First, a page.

DfE guidance states that schools should “Teach an ambitious and broad curriculum in all subjects” therefore we hope to see schools recognising the importance of learning how to swim and about water safety for their pupils.
These sessions can resume outdoors from 29 March.
Indoors, 1:1 coaching is fine from Step 2 as the coach is exempt for work purposes.
Yes you can swim in a public outdoor place such as the sea.
You should minimise time spent outside your home, but you can leave your home to exercise. This should be limited to once per day, and you should not travel outside your local area.
You can exercise in a public outdoor place:
- by yourself
- with the people you live with
- with your support bubble (if you are legally permitted to form one)
- in a childcare bubble where providing childcare
- or, when on your own, with 1 person from another household
This includes but is not limited to running, cycling, walking, and swimming. Personal training can continue one-on-one unless everyone is within the same household or support bubble.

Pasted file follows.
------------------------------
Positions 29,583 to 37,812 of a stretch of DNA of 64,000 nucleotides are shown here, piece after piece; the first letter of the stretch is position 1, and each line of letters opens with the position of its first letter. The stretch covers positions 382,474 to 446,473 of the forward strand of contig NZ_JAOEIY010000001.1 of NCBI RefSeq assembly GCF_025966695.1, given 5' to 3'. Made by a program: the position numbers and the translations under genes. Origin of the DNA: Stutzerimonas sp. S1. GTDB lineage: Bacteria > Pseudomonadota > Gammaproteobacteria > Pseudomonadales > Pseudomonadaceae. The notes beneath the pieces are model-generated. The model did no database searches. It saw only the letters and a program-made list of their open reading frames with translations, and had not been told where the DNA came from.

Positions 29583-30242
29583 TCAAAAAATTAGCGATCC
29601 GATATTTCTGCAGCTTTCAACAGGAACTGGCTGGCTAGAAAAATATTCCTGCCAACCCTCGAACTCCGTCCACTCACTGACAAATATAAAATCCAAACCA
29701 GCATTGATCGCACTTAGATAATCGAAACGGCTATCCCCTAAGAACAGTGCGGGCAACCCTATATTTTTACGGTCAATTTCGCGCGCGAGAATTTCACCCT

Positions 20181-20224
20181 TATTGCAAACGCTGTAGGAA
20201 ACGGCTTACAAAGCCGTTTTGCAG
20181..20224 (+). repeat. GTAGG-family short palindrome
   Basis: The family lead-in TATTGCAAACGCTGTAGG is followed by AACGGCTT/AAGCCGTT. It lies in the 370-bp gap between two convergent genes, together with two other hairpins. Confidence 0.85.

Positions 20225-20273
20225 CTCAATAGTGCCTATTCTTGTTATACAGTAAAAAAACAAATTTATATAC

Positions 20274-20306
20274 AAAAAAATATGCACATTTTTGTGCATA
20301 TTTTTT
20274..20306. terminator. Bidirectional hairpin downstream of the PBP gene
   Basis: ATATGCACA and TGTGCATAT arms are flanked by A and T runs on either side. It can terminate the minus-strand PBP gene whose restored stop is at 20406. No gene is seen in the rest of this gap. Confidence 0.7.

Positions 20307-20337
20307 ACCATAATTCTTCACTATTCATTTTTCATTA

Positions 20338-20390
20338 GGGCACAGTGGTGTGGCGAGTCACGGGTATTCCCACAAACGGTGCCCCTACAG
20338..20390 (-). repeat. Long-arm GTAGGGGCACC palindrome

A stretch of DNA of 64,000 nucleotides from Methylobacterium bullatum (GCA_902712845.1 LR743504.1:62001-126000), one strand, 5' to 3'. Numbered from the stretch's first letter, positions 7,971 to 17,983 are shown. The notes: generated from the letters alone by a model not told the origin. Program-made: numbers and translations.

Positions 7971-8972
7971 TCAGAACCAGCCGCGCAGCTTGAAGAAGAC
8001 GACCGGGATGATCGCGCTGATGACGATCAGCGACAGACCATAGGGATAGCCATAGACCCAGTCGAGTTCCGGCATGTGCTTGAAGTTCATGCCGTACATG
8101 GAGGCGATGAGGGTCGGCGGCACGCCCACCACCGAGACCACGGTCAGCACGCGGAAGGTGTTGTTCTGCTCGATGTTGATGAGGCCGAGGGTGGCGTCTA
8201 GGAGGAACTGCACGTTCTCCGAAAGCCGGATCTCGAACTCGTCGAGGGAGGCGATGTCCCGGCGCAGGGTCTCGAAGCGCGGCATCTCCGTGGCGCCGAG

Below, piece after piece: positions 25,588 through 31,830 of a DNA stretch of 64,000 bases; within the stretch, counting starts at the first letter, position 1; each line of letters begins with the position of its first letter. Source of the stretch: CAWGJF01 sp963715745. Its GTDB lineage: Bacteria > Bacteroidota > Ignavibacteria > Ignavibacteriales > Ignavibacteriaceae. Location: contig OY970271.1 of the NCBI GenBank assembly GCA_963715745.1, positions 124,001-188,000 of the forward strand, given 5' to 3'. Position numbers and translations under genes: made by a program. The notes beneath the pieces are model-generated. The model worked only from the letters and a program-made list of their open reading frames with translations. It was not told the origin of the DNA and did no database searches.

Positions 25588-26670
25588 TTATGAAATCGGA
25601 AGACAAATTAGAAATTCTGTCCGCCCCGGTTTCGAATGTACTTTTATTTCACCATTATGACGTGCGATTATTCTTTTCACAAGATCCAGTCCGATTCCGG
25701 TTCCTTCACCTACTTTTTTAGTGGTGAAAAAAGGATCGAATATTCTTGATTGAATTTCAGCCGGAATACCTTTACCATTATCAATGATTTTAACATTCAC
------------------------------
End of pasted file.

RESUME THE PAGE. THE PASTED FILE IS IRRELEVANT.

Public outdoor places include:
- parks, beaches, countryside accessible to the public, forests
- public gardens (whether or not you pay to enter them)
- the grounds of a heritage site
- Outdoor sports venues must close, for example:
- tennis courts
- golf courses
- swimming pools
Open water swimming is a fantastic activity, however it is important to ensure anyone considering going open water swimming (particularly at this time of year) is aware of how to do so safely.
If you’re thinking of heading to the open water you can read some helpful tips here.
Unfortunately it is not as simple as that.
British Swimming is the organisation designated by UK Sport that determines elite swimmers (all sports) regarding COVID. As per their guidelines, British Swimming is the organisation responsible for supporting athletes leading up to and including the Olympic Games. This means that any swimmer (all sports) defined as elite must be agreed with British Swimming who in turn have to provide a rationale to UK Sport for this definition.